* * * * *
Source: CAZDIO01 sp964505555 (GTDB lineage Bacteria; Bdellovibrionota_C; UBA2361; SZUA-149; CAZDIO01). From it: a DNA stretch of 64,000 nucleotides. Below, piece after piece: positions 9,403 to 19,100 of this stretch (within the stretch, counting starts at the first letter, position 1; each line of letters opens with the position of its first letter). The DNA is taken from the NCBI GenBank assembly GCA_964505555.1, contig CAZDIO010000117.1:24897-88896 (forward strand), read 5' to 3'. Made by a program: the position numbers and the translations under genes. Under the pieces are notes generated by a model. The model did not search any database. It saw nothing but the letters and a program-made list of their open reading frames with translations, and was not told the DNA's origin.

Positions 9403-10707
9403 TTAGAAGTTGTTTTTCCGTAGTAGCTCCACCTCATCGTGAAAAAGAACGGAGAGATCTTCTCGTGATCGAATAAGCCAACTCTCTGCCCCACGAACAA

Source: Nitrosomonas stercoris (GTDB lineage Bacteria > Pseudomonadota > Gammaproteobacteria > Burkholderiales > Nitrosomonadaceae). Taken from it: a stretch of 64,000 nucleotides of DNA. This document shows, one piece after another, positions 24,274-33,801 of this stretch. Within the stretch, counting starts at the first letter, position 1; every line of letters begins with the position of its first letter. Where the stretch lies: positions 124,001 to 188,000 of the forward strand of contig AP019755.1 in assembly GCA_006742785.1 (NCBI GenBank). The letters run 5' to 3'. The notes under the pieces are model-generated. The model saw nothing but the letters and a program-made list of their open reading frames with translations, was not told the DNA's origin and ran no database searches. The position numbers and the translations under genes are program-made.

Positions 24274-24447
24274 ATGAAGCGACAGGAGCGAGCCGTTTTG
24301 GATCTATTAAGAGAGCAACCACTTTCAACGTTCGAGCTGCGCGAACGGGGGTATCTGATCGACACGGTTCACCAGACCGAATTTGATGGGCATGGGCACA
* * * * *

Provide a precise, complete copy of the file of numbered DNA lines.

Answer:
Source: CAZDIO01 sp964505555 (GTDB lineage Bacteria; Bdellovibrionota_C; UBA2361; SZUA-149; CAZDIO01). From it: a DNA stretch of 64,000 nucleotides. Below, piece after piece: positions 9,403 to 19,100 of this stretch (within the stretch, counting starts at the first letter, position 1; each line of letters opens with the position of its first letter). The DNA is taken from the NCBI GenBank assembly GCA_964505555.1, contig CAZDIO010000117.1:24897-88896 (forward strand), read 5' to 3'. Made by a program: the position numbers and the translations under genes. Under the pieces are notes generated by a model. The model did not search any database. It saw nothing but the letters and a program-made list of their open reading frames with translations, and was not told the DNA's origin.

Positions 9403-10707
9403 TTAGAAGTTGTTTTTCCGTAGTAGCTCCACCTCATCGTGAAAAAGAACGGAGAGATCTTCTCGTGATCGAATAAGCCAACTCTCTGCCCCACGAACAA

Source: Nitrosomonas stercoris (GTDB lineage Bacteria > Pseudomonadota > Gammaproteobacteria > Burkholderiales > Nitrosomonadaceae). Taken from it: a stretch of 64,000 nucleotides of DNA. This document shows, one piece after another, positions 24,274-33,801 of this stretch. Within the stretch, counting starts at the first letter, position 1; every line of letters begins with the position of its first letter. Where the stretch lies: positions 124,001 to 188,000 of the forward strand of contig AP019755.1 in assembly GCA_006742785.1 (NCBI GenBank). The letters run 5' to 3'. The notes under the pieces are model-generated. The model saw nothing but the letters and a program-made list of their open reading frames with translations, was not told the DNA's origin and ran no database searches. The position numbers and the translations under genes are program-made.

Positions 24274-24447
24274 ATGAAGCGACAGGAGCGAGCCGTTTTG
24301 GATCTATTAAGAGAGCAACCACTTTCAACGTTCGAGCTGCGCGAACGGGGGTATCTGATCGACACGGTTCACCAGACCGAATTTGATGGGCATGGGCACA